This content was created by Holland and Barrett UAE
A migraine is much more than a headache. When a headache hits you’ll usually be able to continue what you’re doing, but a migraine can stop you in your tracks and derail your day.
Common Migraine Symptoms Include:
- Throbbing or pulsating headaches often on one side of the head
- Sensitivity to light and sound
- Nausea and dizziness
- Visual disturbances such as blind spots, flashing lights and zigzag patterns
- Numbness in the limbs
Identify your Migraine Triggers
Some people might have a genetic disposition towards migraines if one or both of their parents are sufferers, but a number of factors can trigger an attack.
Common causes of migraines include:
- Stress: All headaches are related to stress, but it’s the release of the stress as you finally relax that causes the pain of the migraine rather than the stress itself
- Sleep Disturbance: An irregular sleep pattern can increase your chances of getting a migraine so avoid late nights and long weekend lie ins
- Hormones: Linked to the menstrual cycle, fluctuations in the female hormone oestrogen can be a trigger
- Dehydration: Always keep some water close by so you drink regularly. Aim for at least 2 litres per day
- Skipping Meals: Not eating can be a major migraine trigger so eat right and eat regularly
- Lights: Flashing or flickering lights can cause a reaction within neurons in the brain that triggers migraines
- Specific Foods: Some sufferers claim that certain foods such as chocolate, cheese and citrus fruits can be a cause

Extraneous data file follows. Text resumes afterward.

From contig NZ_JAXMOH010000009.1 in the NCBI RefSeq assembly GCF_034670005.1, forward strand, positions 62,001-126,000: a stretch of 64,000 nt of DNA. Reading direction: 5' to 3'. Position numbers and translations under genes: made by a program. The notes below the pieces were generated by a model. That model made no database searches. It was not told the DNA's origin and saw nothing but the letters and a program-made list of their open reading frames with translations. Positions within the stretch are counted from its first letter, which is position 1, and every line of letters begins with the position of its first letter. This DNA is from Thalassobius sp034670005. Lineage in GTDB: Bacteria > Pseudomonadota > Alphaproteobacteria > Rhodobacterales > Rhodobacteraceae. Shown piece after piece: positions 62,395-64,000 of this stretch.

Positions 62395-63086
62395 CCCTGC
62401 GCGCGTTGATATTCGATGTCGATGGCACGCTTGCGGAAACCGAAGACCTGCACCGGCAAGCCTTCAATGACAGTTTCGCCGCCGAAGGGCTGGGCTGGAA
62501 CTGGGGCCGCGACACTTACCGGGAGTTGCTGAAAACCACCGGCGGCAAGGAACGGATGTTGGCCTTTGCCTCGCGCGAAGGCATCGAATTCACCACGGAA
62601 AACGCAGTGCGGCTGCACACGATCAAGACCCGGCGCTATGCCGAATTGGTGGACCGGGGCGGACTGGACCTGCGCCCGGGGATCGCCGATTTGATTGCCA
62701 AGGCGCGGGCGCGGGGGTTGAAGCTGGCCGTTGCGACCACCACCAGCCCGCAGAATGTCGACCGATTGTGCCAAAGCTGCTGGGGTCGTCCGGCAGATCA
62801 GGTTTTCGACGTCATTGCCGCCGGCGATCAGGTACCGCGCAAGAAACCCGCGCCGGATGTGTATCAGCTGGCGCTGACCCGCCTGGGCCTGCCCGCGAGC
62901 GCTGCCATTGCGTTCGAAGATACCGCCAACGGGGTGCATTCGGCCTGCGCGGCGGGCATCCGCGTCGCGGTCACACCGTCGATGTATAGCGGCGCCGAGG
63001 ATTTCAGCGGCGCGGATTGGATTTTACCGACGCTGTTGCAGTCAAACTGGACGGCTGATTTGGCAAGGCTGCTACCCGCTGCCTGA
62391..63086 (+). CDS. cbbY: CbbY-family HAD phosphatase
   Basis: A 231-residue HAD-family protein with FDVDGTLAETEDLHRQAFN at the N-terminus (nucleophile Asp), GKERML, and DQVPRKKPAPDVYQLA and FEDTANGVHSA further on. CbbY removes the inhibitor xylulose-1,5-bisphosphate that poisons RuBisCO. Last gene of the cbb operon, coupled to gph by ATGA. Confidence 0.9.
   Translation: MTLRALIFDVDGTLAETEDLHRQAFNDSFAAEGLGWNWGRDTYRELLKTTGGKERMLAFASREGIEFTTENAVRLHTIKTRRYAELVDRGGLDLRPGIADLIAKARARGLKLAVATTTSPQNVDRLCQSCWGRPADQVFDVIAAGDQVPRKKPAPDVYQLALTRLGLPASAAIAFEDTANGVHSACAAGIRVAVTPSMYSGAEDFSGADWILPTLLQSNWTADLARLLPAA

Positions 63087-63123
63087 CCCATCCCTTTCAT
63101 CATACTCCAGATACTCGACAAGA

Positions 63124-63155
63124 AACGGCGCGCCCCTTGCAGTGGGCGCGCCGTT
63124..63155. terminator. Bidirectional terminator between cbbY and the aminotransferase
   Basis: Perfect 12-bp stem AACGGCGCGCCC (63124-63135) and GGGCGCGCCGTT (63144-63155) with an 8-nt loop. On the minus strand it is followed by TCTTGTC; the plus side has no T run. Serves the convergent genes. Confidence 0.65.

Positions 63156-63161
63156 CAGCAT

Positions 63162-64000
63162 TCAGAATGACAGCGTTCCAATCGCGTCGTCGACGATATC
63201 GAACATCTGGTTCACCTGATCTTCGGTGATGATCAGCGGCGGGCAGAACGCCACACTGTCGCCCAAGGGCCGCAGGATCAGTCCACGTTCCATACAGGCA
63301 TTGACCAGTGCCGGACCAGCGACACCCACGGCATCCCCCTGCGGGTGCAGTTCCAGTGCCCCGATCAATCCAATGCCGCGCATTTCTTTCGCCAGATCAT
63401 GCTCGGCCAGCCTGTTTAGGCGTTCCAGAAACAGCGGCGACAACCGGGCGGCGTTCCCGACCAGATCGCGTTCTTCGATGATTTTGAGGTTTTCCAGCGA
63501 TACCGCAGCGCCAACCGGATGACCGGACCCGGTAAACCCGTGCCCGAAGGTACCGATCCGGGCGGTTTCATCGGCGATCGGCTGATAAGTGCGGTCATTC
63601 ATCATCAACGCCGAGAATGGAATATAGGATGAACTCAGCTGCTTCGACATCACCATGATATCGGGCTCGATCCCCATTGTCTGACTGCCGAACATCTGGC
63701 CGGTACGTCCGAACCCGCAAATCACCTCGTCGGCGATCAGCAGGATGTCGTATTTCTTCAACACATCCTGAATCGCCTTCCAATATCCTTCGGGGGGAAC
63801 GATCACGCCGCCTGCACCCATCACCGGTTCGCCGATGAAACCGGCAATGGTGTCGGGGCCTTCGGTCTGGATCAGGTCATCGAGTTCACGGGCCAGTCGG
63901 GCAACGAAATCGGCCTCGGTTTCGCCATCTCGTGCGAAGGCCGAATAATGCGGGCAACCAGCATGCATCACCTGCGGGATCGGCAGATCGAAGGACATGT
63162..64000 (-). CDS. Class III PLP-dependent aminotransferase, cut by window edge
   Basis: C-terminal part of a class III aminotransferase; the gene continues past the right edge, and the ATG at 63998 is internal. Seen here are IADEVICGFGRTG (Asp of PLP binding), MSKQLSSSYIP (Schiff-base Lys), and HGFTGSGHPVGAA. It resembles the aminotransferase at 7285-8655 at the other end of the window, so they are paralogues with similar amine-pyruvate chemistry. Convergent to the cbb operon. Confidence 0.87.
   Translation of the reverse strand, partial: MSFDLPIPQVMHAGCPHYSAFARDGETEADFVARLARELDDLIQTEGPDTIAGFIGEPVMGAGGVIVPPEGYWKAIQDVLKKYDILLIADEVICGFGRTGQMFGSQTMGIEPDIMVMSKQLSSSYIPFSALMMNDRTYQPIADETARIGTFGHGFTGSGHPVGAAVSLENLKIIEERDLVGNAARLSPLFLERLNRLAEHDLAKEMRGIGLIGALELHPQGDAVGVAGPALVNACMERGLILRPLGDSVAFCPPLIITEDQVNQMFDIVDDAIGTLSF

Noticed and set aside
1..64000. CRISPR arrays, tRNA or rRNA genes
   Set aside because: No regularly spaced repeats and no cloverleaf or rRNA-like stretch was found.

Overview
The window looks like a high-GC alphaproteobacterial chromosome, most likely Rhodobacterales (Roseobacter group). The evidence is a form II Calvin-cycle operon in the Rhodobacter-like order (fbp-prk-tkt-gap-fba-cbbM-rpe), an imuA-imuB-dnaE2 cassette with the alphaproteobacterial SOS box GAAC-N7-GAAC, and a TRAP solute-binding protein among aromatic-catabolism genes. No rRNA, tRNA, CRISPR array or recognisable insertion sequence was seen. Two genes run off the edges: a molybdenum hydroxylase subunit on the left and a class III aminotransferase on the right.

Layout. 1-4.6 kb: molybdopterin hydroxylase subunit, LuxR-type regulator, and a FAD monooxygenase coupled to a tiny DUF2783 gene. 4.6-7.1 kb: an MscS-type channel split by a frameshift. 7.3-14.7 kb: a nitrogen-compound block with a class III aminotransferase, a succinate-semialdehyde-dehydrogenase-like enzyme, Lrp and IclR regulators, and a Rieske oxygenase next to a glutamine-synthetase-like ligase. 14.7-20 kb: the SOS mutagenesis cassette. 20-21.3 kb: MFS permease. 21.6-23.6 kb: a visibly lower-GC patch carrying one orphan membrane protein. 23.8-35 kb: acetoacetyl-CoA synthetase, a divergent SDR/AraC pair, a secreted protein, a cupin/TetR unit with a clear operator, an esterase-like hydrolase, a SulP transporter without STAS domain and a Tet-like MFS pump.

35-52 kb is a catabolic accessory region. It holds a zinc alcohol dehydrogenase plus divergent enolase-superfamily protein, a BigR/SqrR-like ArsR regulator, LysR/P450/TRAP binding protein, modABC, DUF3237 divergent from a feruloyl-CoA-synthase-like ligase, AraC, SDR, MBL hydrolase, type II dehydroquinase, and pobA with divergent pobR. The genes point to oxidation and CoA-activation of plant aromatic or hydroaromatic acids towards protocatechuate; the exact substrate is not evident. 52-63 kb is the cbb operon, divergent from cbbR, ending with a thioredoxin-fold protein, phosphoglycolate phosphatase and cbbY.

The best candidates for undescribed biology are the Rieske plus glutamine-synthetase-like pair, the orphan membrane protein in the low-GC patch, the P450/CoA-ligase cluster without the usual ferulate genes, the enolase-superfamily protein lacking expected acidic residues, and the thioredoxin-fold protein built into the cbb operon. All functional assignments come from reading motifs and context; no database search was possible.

Keep a diary to help identify your triggers. Once you pinpoint a pattern, you can make changes to prevent them occurring and reduce the chances of an attack.
Speak to your Doctor
A shocking 60% of migraine sufferers never consult their GP as they mistakenly think nothing can be done to help them. Don’t suffer in silence as there are plenty of migraine treatments to try. And remember that a diagnosis from your doctor is also very important to rule out any more serious issues that may be causing migraines.
Low blood sugar levels can act as a migraine trigger so try to eat little and often. Stick to low GI wholefoods such as a wholegrain cereal as well as plenty of fruit and veg. If you suffer from morning migraines, try eating eat just before bed and have breakfast within half an hour of rising to help prevent any morning misery.
A migraine can be your body’s way of telling you to slow down so try to build relaxation into your day. Take your lunch break, go for a stroll, have some quiet time with a magazine and a calming cup of herbal tea. Dilute a few drops of lavender essential oil in a carrier oil then massage into your temples for natural relief or take a soothing soak in the bath.
Research has shown that people who experience migraines may have low levels of magnesium so try a magnesium supplement with a daily dose of around 600mg. Taking vitamin B and folate caplets can also help reduce both the frequency and severity of attacks.
Try these natural approaches one by one to pinpoint what works for you. Small changes can make a big difference and might mean migraine mitigation.
This article has been adapted from longer features appearing in Healthy, the Holland & Barrett magazine. Advice is for information only and should not replace medical care. Please check with your GP before trying any remedies
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